(((O))) Category: Reviews
On Centre we get this excellent flow of music that goes from lull to a boil and back with ease and flair. Possibly, the best from Mt. Mountain so far.
Honest enough to get experimental without being pompous about it. True believers in the dumb adolescent mess of energy and defiance that makes for the best rock ‘n’ roll. Praise the Lord.
Open Door Policy has the spirit of The Hold Steady’s noughties glory days while there is a renewed freshness in the song-writing, and a newfound creativity by widening their sound with a horn section.
Guaranteed to make your brain fizz.
What we get here from Mouse On Mars is a detailed sci-fi novel in musical form that is brimming with ideas and imagination, as usual.
Songlife is an incredible exploration about the unsung history of this amazing period of Nirvana’s career from the late ‘60s to the early part of the 1970s.
When we are all stuck inside, We Travel Time goes beyond our doors and windows out to coasts and coves, waterways and woodland, homes from home.
They’ve tapped into the psych gaze genre in a big way. It is inherently part of their cheery sound, music for a long drive or a sunny day at the beach.
Delusive Relics brings some quite dark music into these dark times which can maybe help their listeners turn on the light, at least a bit.
An album that absorbs you into its mechanised womb and keeps you safe in its blissfully disconcerting view of harrowing noise and devastatingly bruising music, wrapping you in a comforting embrace of everything you love about this band.
If you want to discover more clues after the events of Planets + Persona, Under a Spell is a supernatural expedition.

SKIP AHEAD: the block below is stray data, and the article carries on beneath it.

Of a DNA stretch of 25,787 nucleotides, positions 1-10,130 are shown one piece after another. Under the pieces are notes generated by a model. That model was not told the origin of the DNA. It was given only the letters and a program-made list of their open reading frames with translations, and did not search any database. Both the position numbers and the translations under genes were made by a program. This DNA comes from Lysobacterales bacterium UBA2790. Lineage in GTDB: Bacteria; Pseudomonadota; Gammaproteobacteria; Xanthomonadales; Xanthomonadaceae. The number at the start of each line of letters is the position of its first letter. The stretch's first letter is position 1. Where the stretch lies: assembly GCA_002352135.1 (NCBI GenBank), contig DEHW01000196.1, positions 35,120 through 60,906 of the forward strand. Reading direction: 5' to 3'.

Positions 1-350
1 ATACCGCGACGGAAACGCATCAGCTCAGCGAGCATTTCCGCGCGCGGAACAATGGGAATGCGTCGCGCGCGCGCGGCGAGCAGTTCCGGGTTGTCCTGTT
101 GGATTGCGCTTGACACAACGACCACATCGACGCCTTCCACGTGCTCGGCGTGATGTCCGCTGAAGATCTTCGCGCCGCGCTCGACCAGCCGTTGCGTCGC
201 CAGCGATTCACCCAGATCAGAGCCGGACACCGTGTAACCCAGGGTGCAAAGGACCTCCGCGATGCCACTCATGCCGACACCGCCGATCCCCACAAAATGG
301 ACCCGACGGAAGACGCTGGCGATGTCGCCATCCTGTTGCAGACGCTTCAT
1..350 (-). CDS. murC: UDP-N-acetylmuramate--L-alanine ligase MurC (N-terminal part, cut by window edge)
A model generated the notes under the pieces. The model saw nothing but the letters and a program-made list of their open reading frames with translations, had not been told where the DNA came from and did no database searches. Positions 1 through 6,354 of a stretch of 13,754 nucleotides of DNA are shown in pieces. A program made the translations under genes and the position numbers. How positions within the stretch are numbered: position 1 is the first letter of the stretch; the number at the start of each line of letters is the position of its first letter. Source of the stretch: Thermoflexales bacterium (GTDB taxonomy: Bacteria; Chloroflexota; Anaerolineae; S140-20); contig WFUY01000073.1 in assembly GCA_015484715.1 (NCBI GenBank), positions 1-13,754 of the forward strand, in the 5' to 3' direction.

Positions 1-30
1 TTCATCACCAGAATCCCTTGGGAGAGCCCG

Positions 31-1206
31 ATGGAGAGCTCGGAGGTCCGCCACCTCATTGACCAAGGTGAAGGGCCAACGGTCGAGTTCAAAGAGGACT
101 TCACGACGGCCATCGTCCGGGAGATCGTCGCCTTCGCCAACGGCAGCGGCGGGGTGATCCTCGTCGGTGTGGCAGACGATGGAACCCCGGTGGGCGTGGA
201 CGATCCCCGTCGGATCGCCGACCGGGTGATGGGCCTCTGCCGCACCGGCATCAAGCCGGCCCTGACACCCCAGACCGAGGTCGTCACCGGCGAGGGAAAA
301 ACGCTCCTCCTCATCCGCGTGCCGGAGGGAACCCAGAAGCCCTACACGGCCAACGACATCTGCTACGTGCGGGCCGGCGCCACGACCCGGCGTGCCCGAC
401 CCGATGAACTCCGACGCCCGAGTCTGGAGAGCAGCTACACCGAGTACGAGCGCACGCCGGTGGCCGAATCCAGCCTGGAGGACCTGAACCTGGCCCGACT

On the evidence of Charismatic Megafauna, Psymon Spine exhibit enough confidence and flair with their psych/electro-dance combination that you can expect them only to get better.
Blanck Mass meditate on the nature of pain, but what can we find in this fine new release? A word perhaps we all once knew, but is for the moment, out of our reach.
Satisfyingly punky indie rock from the Midwest.
Their most fascinating record in a long while.
Water Finds a Way is a family scrapbook brought to life.
Oneo Fakind seems to hit all the right notes or keys throughout the album to rightfully claim that definition of Coniology – they do invoke that feeling of warmth and nostalgia above all.
All that fun and infectiously, unstoppably, funky into the bargain, clap your hands and chant along brothers and sisters.
This heady mix is gloriously strung together into a deeply impressive and coherent concept album of the very best kind, told in VOID’s signature language of brutal and unpredictable riffs. Here, that style is expanded by their most eclectic range of genres to date, the fullest, richest production of their oeuvre, and all wrapped up in the enigmatic and eye-catching artwork of Metastazis. Pulling off their grandiose ambition with panache, this is VOID’s best work yet, and one that demands obsessive replaying.
Their debut album didn’t just take me by surprise, but it goes beyond the Prog genre by taking a leap forwards into the unknown.
This album has more snap, crackle and pop than a bowl of cereal and is Mogwai’s finest collection in years.